Glitch Art: on Data Disruption and Error as Aesthetic
A glitch is a sudden, temporary disruption of technology or equipment, an often unwelcome malfunction. Art, on the other hand, is the visual expression of a creative mind, whose production is ideally appreciated by its viewers. A glitch typically arises as a result of a mistranslation in the transmission of data. This error might be most famously recognized by highly saturated vertical rainbow stripes, white noise on an image, or pixelated, distorted video with its audio out of sync.
You might see glitch art as a sort of exploration of technological error, or a reclamation of control over human-made technology, in a sense. It is the artistic practice of using technological error, both intentional and unintentional, as a means of creative expression.
Rosa Menkman, a Dutch art theorist and visual artist known for her production and exploration of glitch art uses the form to “assess the inherent politics of any kind of medium by
bringing it into a state of hypertrophy.” She states that glitch is often used to end the search for perfect technology, showing that errors can also have new forms of usability.
“Glitch art is about perverting digital workflows through the use of unlikely tools and methods. One doesn’t simply open up Photoshop and whip up glitches with layers and filters” – Sabato Visconti, glitch art artist
There are various ways an artist can create a glitch, or exploit one for creative purposes. Circuit-bending is the rewiring or altering of the circuits within a device. Databending is when data files are manipulated by opening a file in a program that it is not designed to do so. This could be opening an image file in a text-only or music-mixing program, for example.
Other ways to produce a glitch include “data-moshing,” which is the loss of some data during a file’s compression process; using analog technology that has malfunctioned; or using apps or web-based applications that use an algorithm to “glitch” an image.
Glitch art practices can be linked back to work by artists such as Nam June Paik, who created Magnet TV in 1965, and Reed Ghazala, a pioneer in circuit-bending. Paik used a magnetic field to interfere with a television’s electronic signals, distorting the image on the screen. The magnets were used to further distort the image when moved. Reed Ghazala coined the term circuit-bending as early as 1966, modifying cheap sound-making toys and electronic audio devices by short circuiting them, in effect producing new and unique sound instruments.
Glitch art is used by many artists today as cultural commentary, or even resistance. Artists like Sabato Visconti explore glitch art through new and multimedia, with a focus on internet and digital and culture. Visconti has stated that, similar to the ways in which graffiti culture “grew in opposition to the saturation of advertisements in the public space … glitch art has grown in opposition to the saturation of digital media in our everyday lives.”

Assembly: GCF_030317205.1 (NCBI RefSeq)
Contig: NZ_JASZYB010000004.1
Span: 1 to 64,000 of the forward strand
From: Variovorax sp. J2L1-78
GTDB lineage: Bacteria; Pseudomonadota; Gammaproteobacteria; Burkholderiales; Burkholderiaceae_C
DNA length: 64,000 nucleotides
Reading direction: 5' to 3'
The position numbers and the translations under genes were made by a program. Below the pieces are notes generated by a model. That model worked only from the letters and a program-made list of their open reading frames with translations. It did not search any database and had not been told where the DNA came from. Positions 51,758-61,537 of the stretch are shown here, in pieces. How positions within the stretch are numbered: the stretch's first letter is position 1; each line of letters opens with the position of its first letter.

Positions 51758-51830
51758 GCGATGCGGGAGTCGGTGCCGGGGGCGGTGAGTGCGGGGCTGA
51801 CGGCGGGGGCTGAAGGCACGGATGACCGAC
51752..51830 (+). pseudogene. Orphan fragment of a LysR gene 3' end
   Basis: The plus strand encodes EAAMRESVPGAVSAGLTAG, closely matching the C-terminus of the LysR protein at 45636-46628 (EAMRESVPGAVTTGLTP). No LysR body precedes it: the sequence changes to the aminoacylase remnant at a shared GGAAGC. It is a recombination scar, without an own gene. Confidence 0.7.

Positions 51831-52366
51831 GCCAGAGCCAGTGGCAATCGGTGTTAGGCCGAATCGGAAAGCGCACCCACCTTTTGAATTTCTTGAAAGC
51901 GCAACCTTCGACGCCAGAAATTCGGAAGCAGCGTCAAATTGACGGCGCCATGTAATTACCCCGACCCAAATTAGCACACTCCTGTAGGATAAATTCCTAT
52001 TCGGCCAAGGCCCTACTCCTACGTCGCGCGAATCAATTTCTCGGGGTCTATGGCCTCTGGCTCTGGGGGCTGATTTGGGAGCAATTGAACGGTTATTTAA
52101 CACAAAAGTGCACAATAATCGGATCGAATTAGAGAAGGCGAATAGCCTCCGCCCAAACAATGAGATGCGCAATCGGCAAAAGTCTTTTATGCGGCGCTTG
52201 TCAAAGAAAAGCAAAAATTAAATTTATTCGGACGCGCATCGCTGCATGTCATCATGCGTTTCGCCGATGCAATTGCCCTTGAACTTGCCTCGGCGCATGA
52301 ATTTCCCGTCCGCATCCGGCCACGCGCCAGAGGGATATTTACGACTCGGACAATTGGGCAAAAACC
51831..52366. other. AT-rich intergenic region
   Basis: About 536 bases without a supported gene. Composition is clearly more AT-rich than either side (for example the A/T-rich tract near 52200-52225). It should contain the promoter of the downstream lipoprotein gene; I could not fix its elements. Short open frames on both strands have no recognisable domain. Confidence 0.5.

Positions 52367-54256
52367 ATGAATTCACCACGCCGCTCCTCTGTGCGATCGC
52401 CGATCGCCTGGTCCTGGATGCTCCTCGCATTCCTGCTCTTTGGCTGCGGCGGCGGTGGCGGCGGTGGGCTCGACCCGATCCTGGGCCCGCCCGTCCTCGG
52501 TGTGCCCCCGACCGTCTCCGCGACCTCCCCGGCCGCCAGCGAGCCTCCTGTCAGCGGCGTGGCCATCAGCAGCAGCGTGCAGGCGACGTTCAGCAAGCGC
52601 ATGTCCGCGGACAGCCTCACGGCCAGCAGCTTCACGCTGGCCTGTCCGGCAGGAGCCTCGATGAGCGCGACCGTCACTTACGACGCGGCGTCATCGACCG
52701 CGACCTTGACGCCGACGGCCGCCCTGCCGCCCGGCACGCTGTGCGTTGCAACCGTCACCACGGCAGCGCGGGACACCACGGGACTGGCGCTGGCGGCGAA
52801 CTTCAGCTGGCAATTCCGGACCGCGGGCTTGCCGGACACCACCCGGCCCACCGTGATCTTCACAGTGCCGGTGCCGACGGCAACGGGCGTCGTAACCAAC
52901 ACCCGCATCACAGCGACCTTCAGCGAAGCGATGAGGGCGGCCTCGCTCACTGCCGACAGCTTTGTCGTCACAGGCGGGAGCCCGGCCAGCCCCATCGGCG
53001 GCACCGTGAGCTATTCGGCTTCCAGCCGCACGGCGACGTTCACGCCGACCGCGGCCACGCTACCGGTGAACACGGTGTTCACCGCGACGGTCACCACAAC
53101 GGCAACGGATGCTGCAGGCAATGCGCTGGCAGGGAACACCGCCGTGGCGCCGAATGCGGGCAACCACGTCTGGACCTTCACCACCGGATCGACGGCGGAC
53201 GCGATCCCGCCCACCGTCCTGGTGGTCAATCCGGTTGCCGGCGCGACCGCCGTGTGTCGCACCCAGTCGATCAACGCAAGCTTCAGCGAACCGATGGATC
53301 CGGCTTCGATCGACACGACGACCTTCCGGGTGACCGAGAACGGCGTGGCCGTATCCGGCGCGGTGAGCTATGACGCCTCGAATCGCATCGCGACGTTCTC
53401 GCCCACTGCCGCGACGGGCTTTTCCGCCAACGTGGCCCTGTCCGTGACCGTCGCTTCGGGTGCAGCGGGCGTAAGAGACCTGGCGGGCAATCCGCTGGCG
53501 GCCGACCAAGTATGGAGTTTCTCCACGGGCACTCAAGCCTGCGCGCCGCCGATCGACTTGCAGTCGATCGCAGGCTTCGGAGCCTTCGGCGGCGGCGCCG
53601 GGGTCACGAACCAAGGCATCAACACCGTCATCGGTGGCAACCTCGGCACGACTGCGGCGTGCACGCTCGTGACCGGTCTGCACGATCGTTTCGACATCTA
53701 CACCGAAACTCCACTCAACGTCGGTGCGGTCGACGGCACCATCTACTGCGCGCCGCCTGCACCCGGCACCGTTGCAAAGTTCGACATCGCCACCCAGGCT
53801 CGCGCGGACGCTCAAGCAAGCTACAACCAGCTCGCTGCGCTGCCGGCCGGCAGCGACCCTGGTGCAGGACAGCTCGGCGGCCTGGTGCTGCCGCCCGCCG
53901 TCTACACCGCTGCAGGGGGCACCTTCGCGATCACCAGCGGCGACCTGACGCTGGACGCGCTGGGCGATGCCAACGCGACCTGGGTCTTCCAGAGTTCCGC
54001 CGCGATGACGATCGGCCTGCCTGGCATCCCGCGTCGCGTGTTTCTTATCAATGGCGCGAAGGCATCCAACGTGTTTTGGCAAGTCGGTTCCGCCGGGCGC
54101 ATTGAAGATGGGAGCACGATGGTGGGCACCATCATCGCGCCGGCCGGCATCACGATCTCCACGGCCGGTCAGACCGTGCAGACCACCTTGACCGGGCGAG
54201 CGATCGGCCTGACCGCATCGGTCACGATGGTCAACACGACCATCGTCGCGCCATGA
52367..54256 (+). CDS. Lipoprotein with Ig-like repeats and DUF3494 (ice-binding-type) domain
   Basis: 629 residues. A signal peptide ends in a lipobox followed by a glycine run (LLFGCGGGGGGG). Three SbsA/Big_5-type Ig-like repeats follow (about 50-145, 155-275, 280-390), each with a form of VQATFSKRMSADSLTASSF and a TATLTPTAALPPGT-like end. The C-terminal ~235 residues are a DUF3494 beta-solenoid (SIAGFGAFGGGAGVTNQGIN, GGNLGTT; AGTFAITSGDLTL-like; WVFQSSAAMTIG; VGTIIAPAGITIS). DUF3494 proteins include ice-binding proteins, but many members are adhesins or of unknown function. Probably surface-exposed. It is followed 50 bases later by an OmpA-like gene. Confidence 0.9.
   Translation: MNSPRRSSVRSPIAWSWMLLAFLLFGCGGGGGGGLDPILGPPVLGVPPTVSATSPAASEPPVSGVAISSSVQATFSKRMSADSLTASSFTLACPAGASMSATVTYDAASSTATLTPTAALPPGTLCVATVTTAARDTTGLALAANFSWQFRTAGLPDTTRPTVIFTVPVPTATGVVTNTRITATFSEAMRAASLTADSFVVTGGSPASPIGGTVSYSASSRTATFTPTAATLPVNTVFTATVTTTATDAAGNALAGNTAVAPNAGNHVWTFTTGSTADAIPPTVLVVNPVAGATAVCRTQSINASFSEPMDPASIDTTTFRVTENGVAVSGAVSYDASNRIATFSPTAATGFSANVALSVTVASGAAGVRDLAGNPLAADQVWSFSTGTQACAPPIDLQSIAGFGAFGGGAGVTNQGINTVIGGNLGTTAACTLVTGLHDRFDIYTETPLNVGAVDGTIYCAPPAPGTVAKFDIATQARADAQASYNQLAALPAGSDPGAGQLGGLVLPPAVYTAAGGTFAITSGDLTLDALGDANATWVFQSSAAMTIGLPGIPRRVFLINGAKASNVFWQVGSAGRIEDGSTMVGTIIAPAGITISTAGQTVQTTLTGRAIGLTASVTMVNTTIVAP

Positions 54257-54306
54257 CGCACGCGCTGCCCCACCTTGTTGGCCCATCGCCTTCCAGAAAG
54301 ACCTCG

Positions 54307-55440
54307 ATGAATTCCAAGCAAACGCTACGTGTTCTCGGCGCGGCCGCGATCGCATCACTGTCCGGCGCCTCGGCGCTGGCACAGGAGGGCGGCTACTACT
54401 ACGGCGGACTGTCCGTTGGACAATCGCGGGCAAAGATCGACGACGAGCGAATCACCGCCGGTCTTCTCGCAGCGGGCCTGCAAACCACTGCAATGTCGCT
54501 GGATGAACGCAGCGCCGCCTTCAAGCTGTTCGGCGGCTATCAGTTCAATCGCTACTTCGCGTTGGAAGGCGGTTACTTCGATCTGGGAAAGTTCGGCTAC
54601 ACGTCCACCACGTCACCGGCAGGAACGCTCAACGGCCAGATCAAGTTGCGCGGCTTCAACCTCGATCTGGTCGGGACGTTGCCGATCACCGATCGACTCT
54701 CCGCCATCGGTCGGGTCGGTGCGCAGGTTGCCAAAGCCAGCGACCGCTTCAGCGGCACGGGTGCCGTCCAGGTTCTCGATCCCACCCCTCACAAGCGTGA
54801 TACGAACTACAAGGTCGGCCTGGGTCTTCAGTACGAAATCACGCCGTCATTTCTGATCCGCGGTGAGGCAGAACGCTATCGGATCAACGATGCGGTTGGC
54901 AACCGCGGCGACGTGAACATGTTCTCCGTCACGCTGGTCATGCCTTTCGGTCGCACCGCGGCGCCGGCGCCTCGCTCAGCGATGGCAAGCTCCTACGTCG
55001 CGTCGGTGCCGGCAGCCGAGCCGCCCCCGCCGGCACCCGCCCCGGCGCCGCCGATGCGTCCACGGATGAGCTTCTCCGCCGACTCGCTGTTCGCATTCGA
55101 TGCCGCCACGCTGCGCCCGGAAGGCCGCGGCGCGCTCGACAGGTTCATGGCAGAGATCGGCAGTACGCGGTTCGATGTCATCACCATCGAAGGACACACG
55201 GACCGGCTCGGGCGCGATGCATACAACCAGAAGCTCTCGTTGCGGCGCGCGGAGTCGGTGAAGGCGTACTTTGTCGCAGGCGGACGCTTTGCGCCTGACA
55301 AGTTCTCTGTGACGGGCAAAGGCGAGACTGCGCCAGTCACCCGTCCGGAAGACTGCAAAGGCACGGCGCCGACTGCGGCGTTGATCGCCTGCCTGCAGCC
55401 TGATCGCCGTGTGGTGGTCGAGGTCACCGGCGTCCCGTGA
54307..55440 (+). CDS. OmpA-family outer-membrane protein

Datamoshing by Sabato Visconti | Distorted image by Nick Briz | BLINX2 by Rosa Menkman
So what is the allure of the glitch?
Glitch art is, in effect, the production of an aesthetic experience through the use data distortion. A true glitch can induce a variety of emotions, including surprise, irritation, and even a sense of anxiety. The practice of glitching visuals can bring into question our relationship to technology and control. While an unexpected technological error can be appropriated into art, the purposeful creation of a glitch is still beyond human control – its visual outcome is not predictable.
Glitch art takes our discomfort with technological error, transforming it into fascinating, thought-provoking viewing experiences. Above: A Nintendo 64 game modification designed to randomly glitch | Rihanna’s music video for Rude Boy, with glitch art inspirations.
Glitch art and new media artist Nick Briz states that glitch art exposes the process that an algorithm executes when processing a file. In a world that is increasingly saturated with technology, we’ve become accustomed to quick, efficient, and controlled use of our devices. Glitch art pushes you beyond the art, toward a heightened awareness of the process and tools used in its creation. It reveals a certain level of vulnerability in the technological systems we use and heavily rely on.
Glitches disrupt conventional viewing practices and expectations; it forces you to think and analyze a visual, to pause and attempt to make sense of what you’re seeing. In this way, glitch art can also be used as a sort of social commentary, allowing its purveyors to question, critique, or simply make statements about technology, culture, and beyond.
Keshra is a content creator at Glossi Mag. She loves all things communications, and is likely the only millennial at the table not taking a picture of her food – it just doesn’t go with her Instagram aesthetic.
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